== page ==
Opponents of race-sensitive admissions programs claim that Black students are being admitted to undergraduate and graduate programs where they will be unable to compete with their White peers. As a result, many of these Black students are doomed to fail and end up dropping out.
A new paper authored by scholars at Duke University and the London School of Economics and published by the National Bureau of Economic Research examines the graduation rates of minority students before and after the ban on race-sensitive admissions at state universities in California. After the ban on race-sensitive admissions took place, Black enrollments at the most prestigious campuses of the University of California system declined significantly and have never recovered. But Black enrollment increased at other campuses of the university system. The data shows that system-wide graduation rates of minority students in fact rose by 4.4 percentage points and that the placement of Black students on campuses of California state universities where they were better able to compete was a factor in the improvement.
But the analysis found that this matching of students to the right campus of the University of California system was only responsible for 20 percent of the increase in graduation rates. The fact that admissions standards were raised (and thus many Black students were excluded who may have been admitted under a race-sensitive admissions plan) accounted for up to half the increase in graduation rates. The authors found that after the ban on race-sensitive admissions was enacted, California universities increased efforts to retain and graduate minority students, and that his accounted for between 30 and 46 percent of the increase in graduation rates.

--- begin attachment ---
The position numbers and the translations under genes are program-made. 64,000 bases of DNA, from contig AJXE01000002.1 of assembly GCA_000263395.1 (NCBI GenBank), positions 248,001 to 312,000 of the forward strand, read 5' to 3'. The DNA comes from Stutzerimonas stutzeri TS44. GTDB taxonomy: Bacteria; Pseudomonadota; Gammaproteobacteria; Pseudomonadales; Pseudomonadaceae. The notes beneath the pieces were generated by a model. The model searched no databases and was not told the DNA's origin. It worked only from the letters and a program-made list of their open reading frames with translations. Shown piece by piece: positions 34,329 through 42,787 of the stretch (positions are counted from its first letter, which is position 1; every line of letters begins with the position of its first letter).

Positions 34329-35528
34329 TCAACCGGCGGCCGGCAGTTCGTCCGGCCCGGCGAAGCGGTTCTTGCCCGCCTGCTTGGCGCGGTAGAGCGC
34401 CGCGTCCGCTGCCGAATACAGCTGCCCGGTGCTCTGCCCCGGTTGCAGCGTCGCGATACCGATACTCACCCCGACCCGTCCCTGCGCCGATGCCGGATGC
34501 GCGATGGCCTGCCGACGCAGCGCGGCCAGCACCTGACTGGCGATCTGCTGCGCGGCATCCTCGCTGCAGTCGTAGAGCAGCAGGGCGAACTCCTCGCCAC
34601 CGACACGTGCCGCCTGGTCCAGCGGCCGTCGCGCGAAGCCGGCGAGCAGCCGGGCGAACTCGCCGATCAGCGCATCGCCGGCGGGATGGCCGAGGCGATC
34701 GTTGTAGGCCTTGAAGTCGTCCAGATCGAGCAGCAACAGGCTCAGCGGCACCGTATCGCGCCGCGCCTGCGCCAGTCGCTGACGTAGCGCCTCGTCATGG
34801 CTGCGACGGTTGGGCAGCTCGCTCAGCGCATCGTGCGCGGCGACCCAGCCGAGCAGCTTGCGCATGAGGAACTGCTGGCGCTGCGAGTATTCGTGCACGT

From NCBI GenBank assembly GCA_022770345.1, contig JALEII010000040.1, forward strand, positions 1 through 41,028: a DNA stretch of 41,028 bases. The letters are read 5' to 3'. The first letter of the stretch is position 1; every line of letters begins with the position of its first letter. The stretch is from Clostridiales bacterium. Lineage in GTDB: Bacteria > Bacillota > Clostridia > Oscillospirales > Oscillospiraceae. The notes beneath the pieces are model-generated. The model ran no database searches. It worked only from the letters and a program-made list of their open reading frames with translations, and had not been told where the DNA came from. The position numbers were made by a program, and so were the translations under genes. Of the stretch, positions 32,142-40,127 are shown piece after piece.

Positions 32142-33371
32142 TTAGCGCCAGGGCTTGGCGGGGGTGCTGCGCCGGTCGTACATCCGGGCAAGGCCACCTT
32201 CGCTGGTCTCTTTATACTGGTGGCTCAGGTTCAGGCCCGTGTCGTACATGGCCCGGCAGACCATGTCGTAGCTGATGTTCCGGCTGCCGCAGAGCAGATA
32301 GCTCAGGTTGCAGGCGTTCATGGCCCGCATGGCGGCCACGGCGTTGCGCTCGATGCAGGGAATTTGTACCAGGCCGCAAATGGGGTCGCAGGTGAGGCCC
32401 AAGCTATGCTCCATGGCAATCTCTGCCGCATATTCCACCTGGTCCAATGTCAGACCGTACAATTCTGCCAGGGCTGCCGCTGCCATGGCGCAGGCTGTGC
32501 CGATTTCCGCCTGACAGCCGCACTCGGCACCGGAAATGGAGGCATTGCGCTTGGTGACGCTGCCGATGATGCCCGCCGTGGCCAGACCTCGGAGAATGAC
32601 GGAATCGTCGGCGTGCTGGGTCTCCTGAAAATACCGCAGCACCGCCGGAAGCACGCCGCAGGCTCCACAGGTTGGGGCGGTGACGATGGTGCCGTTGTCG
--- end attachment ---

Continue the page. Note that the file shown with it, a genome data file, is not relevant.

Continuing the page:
So the so-called “mismatch theory” that claims that Black students were placed on campuses where they could not compete, really plays only a minor role in graduation rates. And it is important to note that the small increase in graduation rates does not make up for the smaller numbers of Black and other minority students who enrolled at these institutions prior to the ban on race sensitive admissions. The bottom line is that fewer Black students are gaining graduation credentials from the state university system, particularly from its most prestigious campuses.